What Is In A Church?


A few weeks ago I went to visit my parents. My wife had never seen the church that my dad is a pastor at. It’s an old church, the original building was built in the 1870’s and rebuilt in the early 1910’s after a fire. It is out in the middle of farm country. It was never a large church, but at one time had over 90 people that would attend on a regular basis. Now . . . 20 in attendance is a good Sunday.

When we pulled up to the property, it brought back a lot of memories. When things were a lot simpler. There was no fancy sound system or visual displays. The heating is a furnace that when it kicks on there is no turning it down. The air conditioning is some window units that were put in about 20 years ago. If you looked out behind the church, you would still see the old outhouse. The church has bathrooms now, they were storage rooms converted to bathrooms. In places the plaster is getting rough and has had to be patched in places.

Looking at some of the old photographs, the dress was simple. From the stories told from the oldest generation living, some of the men’s best were a clean pair of coveralls. I remember many times that the men that would come were dirty still from the field on Wednesday nights. Nobody cared what was worn, because you were there to worship God. Church was a time to see if your neighbor needed help in the field in the following days.

There were not activities going on night after night. Church was a formal place to meet once or twice a week, but many times people had seen each other several times in the week to help out one-another.

Fast forward 70+ years and we’re in a generation where these types of churches are struggling. People want to send their kids to the town churches where they have more kids, so more programs. They like the churches with the nicer pews/seats and the audio/visuals. Many people don’t quite even know what to do with a hymnal anymore.

I remember when I was in college and my Dad took over the church, I would come down in the summers and some weekends. I didn’t really want to be there. I was the only person under 50. I wanted to go to a “normal church”.

When I pulled up in the parking area, a gravel lot extension off the farm road, nostalgia started. There are a few members that are still living from when I went there. I’ve attended several funerals for individuals who were members. What I remembered was the people. I remember the ones that would do anything for you. The men would be in the field all day, obviously worn out, but would be willing to help out someone in the church. If someone was sick the ladies would make sure the family had meals.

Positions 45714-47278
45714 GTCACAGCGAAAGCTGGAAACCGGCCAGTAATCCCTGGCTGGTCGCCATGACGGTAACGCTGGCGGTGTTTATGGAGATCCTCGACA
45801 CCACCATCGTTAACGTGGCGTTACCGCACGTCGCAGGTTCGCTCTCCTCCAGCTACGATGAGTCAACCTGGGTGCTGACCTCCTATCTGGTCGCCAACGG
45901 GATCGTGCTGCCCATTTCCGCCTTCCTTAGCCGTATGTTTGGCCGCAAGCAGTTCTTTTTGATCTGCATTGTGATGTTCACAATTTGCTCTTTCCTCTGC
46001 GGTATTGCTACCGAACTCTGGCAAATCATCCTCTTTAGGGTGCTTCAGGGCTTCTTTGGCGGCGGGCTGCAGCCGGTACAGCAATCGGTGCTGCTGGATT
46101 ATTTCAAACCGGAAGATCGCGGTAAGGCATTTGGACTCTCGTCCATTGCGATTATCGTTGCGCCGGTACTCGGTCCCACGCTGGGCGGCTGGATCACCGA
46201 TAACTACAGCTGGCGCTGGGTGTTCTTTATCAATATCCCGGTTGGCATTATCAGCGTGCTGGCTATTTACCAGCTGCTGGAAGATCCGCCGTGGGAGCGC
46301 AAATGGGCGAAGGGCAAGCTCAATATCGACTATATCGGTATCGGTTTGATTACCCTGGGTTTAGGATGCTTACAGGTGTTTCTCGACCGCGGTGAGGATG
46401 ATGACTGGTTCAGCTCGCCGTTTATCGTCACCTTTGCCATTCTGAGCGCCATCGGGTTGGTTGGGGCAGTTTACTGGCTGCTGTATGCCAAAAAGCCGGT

There wasn’t the hustle and bustle of a larger church. Most activities were done by the whole church. There was only one Adult class and maybe a couple kids classes. Everyone knew each other. After the service people would linger to talk to everyone. You almost didn’t need to ask for prayer requests because people already knew what your needs were.

Nowadays, people want to be entertained at church. They want state of the art sound and audio. They want to be comfortable with the temperature. They want to preacher to give a good sermon that makes them feel good. They want activities all the time, so they can be engaged. They want a church with lots of people, so they can know more people. Yet with larger church and more activities, these people know very few people, and a lot of what they know of people is superficial. It’s easier to hide in a bigger church, I know, I’ve been there. I could go into church, hear the message, and then walk out without anyone really knowing I was there. I’m not saying big churches are bad, there are pros and cons to every church.

The point to this post, the activities, the size, the appearance, and even the preaching do not make the church. The people do. The point of church is not to be entertained or to feel good about ourselves. It is about worshiping and being with other believers. There is a lot to be said about a simple church (I would suggest reading this book).

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